I love the movie Big Fish. I’ve watched it at many different points in my life and received a new underlying message each time. I recently sat down and enjoyed it again and came to an interesting conclusion: we often find meaning in unlikely places. Let me explain.
The world around us is comprised of dichotomies: good and evil, right and wrong, success and failure. In general, society teaches us that one is fundamentally better than the other. Good is better than evil, and success is greater than failure, period.
Screw that. I would argue we often find the most meaning in our pursuits when we embrace the ‘socially prescribed’ lesser of the two. So in launching a company, I urge you to come embrace the dark side.
At its very core, Big Fish plays with the simple dichotomy between fact and fiction. The patriarch in the movie is a great storyteller because he embraces the fictional and the embellished. Much in the same way, we as entrepreneurs must embrace failure in order to become successes. There’s one problem, fear.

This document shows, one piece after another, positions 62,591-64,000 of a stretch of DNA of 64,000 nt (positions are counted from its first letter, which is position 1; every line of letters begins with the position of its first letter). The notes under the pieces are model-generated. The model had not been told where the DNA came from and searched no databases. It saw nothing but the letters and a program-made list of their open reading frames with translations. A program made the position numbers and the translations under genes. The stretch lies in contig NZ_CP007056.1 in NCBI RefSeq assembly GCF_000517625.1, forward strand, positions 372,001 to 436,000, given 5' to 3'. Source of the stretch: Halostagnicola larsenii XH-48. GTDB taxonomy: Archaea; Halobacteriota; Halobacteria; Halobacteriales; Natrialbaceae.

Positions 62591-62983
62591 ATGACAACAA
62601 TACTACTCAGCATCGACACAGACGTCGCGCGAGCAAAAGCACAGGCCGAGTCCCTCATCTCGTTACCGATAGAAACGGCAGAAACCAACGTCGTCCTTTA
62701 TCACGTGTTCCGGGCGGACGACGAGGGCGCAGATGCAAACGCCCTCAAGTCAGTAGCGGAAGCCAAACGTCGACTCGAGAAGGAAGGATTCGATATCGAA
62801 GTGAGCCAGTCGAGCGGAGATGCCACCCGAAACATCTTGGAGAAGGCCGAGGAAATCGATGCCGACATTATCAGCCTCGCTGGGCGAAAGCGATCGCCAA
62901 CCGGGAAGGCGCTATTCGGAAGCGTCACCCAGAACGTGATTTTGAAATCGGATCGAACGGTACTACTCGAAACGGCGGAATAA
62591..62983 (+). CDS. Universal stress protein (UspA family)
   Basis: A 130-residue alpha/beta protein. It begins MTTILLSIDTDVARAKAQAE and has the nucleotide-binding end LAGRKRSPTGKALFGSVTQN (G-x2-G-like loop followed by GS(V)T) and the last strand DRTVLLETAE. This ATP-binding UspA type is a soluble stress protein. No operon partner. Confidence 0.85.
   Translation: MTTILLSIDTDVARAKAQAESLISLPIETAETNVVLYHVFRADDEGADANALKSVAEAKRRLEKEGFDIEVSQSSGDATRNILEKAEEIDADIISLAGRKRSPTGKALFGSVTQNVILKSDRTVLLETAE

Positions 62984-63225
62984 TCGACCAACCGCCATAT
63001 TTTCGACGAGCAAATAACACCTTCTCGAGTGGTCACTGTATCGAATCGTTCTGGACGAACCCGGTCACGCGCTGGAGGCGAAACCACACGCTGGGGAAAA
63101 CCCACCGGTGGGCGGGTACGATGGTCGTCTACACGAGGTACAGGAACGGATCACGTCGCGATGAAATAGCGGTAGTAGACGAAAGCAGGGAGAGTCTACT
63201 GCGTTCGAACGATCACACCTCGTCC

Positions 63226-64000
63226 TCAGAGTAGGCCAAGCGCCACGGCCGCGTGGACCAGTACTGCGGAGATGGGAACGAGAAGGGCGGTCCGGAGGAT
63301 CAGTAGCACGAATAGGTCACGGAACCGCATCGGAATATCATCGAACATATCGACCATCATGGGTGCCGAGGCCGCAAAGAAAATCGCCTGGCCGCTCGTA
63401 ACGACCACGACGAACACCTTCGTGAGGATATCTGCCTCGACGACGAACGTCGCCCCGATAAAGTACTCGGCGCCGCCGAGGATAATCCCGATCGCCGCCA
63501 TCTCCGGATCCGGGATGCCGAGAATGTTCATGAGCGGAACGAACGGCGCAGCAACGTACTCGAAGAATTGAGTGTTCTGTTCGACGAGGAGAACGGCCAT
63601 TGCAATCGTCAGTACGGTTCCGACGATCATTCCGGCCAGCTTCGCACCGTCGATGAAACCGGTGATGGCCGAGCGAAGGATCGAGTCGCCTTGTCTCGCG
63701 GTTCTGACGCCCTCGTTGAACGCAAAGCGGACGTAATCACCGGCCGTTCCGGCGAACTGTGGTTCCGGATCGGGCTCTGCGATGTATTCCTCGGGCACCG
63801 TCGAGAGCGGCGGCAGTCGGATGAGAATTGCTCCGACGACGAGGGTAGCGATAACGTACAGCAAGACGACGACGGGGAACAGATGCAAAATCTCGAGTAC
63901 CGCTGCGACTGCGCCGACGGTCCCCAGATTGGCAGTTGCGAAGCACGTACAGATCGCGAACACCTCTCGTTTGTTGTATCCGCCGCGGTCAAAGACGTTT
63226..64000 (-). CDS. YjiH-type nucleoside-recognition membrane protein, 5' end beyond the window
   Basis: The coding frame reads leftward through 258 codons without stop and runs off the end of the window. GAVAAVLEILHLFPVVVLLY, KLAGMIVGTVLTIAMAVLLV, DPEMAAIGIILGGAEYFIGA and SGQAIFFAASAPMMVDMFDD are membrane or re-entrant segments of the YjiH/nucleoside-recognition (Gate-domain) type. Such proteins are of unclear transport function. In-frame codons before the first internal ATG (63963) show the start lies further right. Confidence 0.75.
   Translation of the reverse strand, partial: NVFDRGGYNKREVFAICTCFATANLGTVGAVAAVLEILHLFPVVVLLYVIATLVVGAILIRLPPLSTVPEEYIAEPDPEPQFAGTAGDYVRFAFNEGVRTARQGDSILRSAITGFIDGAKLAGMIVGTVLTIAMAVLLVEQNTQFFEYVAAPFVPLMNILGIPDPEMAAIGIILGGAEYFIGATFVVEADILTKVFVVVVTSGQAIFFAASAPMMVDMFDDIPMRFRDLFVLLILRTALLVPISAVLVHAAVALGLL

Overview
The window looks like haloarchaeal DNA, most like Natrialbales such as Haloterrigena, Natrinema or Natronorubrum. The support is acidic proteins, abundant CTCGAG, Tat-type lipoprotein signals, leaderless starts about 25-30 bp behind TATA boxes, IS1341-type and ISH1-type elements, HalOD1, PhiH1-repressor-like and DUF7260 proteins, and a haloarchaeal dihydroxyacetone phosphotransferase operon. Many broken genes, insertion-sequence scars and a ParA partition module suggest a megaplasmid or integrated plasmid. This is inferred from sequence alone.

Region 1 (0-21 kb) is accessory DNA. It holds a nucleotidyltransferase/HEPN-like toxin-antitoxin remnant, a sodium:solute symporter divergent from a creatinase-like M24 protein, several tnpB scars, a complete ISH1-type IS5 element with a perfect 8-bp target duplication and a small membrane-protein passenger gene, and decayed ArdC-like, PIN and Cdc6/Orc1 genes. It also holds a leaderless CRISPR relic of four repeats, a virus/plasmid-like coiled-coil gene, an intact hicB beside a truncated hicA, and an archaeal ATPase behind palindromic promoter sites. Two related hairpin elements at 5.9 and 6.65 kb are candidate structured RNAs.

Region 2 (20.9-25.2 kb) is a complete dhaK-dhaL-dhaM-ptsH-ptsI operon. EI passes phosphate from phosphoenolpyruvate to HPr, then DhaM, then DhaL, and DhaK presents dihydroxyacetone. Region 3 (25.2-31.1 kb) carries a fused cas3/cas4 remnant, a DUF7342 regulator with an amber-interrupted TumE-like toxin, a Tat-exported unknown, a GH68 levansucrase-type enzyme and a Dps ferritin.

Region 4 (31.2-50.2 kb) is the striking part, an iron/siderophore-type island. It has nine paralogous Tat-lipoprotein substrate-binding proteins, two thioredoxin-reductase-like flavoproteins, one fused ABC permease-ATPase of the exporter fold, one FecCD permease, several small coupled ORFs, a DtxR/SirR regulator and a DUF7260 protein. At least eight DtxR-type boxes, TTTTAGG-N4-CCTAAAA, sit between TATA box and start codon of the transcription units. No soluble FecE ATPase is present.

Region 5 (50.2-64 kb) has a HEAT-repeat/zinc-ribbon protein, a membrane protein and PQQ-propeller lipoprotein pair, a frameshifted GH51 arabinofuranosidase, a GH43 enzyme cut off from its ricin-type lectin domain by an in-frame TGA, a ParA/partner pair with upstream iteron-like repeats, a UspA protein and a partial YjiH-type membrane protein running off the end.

Fear is crippling. Our fear of failure snuffs out our courage to innovate and to take risks, but it doesn’t have to. The only reason we are afraid to fail is because of this pervasive belief that failure is unacceptable when success is an option. Be gone with that droll I say! It’s okay to fail. In fact, I would encourage it.
Perhaps I’m leaning towards the extreme, but it illustrates a point. Entrepreneurs need to liberate themselves from that fear in order to succeed, and the only way to do that is by demystifying failure. Share your stories of failure. I love hearing of my mentors’ shortcomings, and I love sharing my own. In sharing those stories we create an environment where its okay to fail, and in doing so, also make it okay to take risks and dare to succeed.
After watching Big Fish, the moviegoer is supposed to come to the conclusion that sometimes fiction is a powerful supporter of fact. After reading this I hope you come to a similar conclusion, that sometimes failure is a powerful supporter of success.
I would rather build my success on a foundation of failures than live atop the precarious tower of triumph, but hey, maybe I’m one of the crazy ones.